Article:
3. Why did the Spradley's not want to treat Lynn as a deaf child but were determined that she should talk? (p. 63)
4. How does Lynn communicate what she wants and how she feels to her parents? (p. 68 – 69).
1. At the first Chicago Hearing Society meeting, how does the narrator of the movie characterize deaf people in society in contrast to other "disabled" individuals?
2. How is "deaf" defined by the movie narrator?
3. The special education teacher at the Chicago Hearing Society meeting states that a deaf child who communicates orally will be more ___________________ in life than one who communicates with gestures and scribbling notes.
4. The special education teacher states that "gestures" instead of oral communication causes children to develop a deaf personality." How does she describe a "deaf personality?"
1. The Spradley's ask a poignant question: How could the "matching game" prepare Lynn to speak and lip-read? What was the statement they read that answered their questions? (p. 90).
2. Deafness, according to Thomas Spradley, was an ___________________ handicap. What does that mean to you?
3. Lynn's "training" was preparing her for an "association" that "normal" childre take for granted. What was the association she would have to learn? (p. 90-91))
4. "And then she would learn to make those sounds even though she couldn't hear them." Analyzing Lynn's progress thus far in the story and your own knowledge of speech and deafness, do you believe it is easy to learn to speak when you can't hear the words? Why or why not?
5. Although the Spradley's were told repeatedly to use speech only to communicate with Lynn, what gestures or "sign language" did Lynn innately use to communicate?
6. The author makes the correlation between learning language and knowing language how? (p. 91 – 92).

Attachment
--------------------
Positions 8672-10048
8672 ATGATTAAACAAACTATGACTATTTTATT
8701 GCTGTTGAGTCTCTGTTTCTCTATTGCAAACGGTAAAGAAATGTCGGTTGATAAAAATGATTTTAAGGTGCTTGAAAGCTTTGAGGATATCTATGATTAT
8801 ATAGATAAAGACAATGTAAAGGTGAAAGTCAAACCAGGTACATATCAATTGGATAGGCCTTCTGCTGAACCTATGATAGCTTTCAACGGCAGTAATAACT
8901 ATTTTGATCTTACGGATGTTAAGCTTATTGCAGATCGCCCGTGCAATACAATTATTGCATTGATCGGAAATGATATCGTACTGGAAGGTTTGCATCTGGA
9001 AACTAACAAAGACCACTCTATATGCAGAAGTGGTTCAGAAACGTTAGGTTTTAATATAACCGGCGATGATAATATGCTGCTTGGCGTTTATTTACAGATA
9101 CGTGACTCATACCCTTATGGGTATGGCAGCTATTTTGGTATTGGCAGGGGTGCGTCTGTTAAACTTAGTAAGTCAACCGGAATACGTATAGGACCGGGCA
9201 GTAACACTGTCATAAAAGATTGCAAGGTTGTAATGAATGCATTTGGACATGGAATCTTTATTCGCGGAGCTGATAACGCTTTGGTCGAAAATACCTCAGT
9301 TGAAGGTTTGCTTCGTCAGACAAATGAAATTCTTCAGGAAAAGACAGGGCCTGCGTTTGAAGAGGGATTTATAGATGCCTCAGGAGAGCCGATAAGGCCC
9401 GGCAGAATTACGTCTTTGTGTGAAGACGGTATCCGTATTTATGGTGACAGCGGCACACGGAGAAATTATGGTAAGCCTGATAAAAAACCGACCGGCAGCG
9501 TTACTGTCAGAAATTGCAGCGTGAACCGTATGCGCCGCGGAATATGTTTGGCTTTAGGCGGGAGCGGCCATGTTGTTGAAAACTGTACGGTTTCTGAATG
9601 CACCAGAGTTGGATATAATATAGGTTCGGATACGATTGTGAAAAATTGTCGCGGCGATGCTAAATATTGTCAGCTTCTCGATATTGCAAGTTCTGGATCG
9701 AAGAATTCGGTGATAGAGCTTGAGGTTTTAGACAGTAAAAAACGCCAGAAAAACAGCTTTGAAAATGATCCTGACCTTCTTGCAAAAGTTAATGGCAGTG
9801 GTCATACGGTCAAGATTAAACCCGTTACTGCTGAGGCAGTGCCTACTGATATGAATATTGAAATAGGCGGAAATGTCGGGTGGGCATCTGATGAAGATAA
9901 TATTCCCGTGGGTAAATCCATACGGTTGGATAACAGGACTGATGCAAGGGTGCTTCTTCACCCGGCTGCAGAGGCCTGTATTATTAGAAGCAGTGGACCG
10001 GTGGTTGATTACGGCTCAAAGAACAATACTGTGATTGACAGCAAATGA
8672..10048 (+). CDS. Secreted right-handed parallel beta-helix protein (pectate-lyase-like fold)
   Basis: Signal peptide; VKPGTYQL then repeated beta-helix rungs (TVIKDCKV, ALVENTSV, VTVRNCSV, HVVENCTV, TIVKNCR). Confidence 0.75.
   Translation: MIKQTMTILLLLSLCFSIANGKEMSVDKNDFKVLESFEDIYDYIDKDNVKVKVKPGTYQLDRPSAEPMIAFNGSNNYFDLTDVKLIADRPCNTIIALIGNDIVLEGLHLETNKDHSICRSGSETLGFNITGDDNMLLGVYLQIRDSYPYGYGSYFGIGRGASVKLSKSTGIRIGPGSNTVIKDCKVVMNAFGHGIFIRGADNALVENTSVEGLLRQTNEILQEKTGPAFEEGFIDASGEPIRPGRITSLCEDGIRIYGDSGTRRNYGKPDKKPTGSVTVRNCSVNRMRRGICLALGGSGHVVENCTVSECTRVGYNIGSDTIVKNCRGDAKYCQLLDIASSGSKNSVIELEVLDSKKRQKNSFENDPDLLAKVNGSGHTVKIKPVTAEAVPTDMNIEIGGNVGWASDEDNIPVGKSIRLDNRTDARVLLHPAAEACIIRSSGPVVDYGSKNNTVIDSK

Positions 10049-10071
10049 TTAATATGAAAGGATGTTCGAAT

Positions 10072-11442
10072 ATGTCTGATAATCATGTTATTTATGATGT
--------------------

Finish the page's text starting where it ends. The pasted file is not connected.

7. After countless hours drilling the word "ball," Lynn is not able to distinguish by lip reading the word "ball" from "shoe" or "spoon." Thomas Spradley begins to doubt she has ever learned to lip read but instead, has"__________ ______ __________" in which they had spoken by "giving off a hundred other clues that helped her understand what we had said."
8. Lynn's deafness would not only make school difficult, but it could ______________ her from other children.
9. Deafness had often been confused with ____________________ _________________________. (p. 100).
10. An education for the deaf was often considered ___________________.
1. _________________________'s wife was deaf and had been one of his pupils.
2. The Spradley's fear for Lynn is that she will never _________________________. (p. 112).
3. True or False: Sounds measured in db sound the same with conductive hearing loss as sensory -neural hearing loss.
4. A conductive hearing loss magnifies the sound and the words are still ______________________. (p. 113).
5. Sensory-neural hearing loss sound is ____________ rather than amplified and becomes unintelligible.
6. Thomas Spradley equates not being able to speak with ___________________. (p. 116)